NUMERICAL SOLUTION OF A BENDING-TORSION MODEL FOR ELASTIC RODS

by Sören Bartels and Philipp Reiter

[ arXiv ]

Abstract

Aiming at simulating elastic rods, we discretize a rod model based on a general theory of hyperelasticity for inextensible and unshearable rods.

After reviewing this model and discussing topological effects of periodic rods, we prove convergence of the discretized functionals and stability of the corresponding discrete flow.

Our experiments numerically confirm thresholds e.g. for Michell's instability and indicate a complex energy landscape, in particular in the presence of impermeability.

On this page we present some animations from our paper. The total energy is a linear combination (with positive coefficients) of the bending energy, the twisting energy, a penalizing term (preventing degenerations of the frame), and, in order to model impermeability, the tangent-point potential. The total twist denotes 1/(2π) times the cumulative angle that the so-called directors (normal to the tangent of the centerline) of the framing encloses with a twist-free framing. For further details we refer to our preprint. Please note that we added some noise if our initial curves are stationary points of the total energy. Furthermore, we perform a rotation at the end of the simulation in order to visualize the geometry.

Spreading twist

The twist rate of any equilibrium rod is uniform. So we expect spreading of twist along the evolution. Here we start with an open curve, a straight line (zero bending energy), with non-uniform twist rate.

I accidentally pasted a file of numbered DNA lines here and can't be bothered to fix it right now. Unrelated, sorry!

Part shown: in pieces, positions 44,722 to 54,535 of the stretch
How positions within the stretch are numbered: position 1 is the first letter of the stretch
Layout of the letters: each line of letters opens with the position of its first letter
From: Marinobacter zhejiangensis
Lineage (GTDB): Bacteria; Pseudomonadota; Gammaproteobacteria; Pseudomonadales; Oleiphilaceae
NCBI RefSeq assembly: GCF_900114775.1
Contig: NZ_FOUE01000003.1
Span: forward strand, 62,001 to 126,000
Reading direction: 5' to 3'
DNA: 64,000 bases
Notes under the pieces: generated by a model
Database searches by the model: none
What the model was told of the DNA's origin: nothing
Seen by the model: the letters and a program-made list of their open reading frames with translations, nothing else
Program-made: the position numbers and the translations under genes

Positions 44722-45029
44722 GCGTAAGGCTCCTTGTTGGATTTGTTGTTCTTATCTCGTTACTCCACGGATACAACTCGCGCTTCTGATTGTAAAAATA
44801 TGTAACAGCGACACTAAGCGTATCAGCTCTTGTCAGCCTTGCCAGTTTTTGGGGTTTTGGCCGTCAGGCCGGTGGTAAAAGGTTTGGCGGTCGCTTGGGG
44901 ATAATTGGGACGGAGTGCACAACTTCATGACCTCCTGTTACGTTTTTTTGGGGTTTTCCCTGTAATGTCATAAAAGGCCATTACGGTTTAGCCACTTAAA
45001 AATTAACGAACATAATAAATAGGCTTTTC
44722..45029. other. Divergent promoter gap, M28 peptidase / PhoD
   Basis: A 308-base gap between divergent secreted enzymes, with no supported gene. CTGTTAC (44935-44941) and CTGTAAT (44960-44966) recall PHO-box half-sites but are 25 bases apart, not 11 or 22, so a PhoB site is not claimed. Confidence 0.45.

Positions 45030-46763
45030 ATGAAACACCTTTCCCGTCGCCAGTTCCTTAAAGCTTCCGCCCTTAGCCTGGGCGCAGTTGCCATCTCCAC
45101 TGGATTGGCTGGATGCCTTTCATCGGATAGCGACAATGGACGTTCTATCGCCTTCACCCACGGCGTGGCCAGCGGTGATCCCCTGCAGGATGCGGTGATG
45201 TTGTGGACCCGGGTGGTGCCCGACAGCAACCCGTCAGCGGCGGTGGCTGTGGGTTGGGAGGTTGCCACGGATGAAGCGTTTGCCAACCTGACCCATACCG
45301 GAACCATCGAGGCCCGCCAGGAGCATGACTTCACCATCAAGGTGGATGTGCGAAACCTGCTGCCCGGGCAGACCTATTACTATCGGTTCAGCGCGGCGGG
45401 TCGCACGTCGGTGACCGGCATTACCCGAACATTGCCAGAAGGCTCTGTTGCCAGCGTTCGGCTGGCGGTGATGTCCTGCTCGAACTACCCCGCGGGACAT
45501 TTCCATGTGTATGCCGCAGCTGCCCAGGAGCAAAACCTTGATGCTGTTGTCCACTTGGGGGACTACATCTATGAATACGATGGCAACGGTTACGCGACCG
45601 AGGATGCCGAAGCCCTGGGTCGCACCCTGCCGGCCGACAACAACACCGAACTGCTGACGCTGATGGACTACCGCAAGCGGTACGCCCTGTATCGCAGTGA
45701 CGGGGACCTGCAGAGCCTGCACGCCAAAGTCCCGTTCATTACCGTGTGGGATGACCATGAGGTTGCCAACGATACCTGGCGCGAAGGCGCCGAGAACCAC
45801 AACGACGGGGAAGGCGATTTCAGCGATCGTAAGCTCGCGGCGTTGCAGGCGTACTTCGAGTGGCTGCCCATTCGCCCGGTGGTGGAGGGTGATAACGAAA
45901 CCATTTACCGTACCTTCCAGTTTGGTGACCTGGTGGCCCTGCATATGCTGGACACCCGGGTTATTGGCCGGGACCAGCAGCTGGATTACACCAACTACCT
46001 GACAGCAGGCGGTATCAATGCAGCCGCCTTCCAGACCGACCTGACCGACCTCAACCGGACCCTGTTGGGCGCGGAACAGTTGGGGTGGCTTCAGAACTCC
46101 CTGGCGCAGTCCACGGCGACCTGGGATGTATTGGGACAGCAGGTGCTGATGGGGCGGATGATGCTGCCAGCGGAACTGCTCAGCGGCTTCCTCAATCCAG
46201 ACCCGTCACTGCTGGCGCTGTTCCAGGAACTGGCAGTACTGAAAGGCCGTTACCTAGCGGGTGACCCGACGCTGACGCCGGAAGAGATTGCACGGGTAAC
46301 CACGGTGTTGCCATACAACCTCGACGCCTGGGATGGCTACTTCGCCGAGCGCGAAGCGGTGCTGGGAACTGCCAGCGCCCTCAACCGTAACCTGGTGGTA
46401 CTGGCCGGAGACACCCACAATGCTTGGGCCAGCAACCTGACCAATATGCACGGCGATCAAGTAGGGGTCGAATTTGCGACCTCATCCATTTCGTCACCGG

The evolution of permeable elastic rods

The first evolution starts with a round circle framed by five full rotations. If the parameters of the total energy are chosen accordingly (→ Michell's instability), this is not a stable configuration. By performing two self-penetrations, the rod reduces its twisting energy by (temporarily) increasing its bending energy. The final configuration is again a round circle (the unique minimizer of the bending energy) framed with only one full rotation. Here, following each self-intersection, the total twist is reduced by two full rotations. Reducing the total twist to zero is not possible (as long as the centerline is a round circle) on topological grounds.

In the next simulation, we start with an elastic figure eight. Its centerline lies in a plane which is parallel to the screen. Apart from the round circle it is the only closed planar elastica, i.e., a stationary point of the bending energy. Our initial rod is twist-free (zero twisting energy), however, again due to the choice of parameters (→ Ivey & Singer), it is unstable. We see the evolution of the figure eight to a round circle which is perpendicular to the screen. The bending energy decreases at the expense of increasing both total twist and twisting energy.

Our scheme also works for (clamped) open rods. The centerline of the initial rod is a planar sine curve and the frame performs more than six full rotations. As in the case of closed curves we observe that twist is reduced by self-penetrations.

Incorporating impermeability

We repeat two of the above experiments in the presence of impermeability. As twist can no longer be reduced by self-penetrations, we face equilibria that are determined by a seemingly complicated trade-off between bending and twisting energy. Here we observe the formation of so-called plectonemes.

Essentially the same phenomonon takes place in the case of a clamped open rod.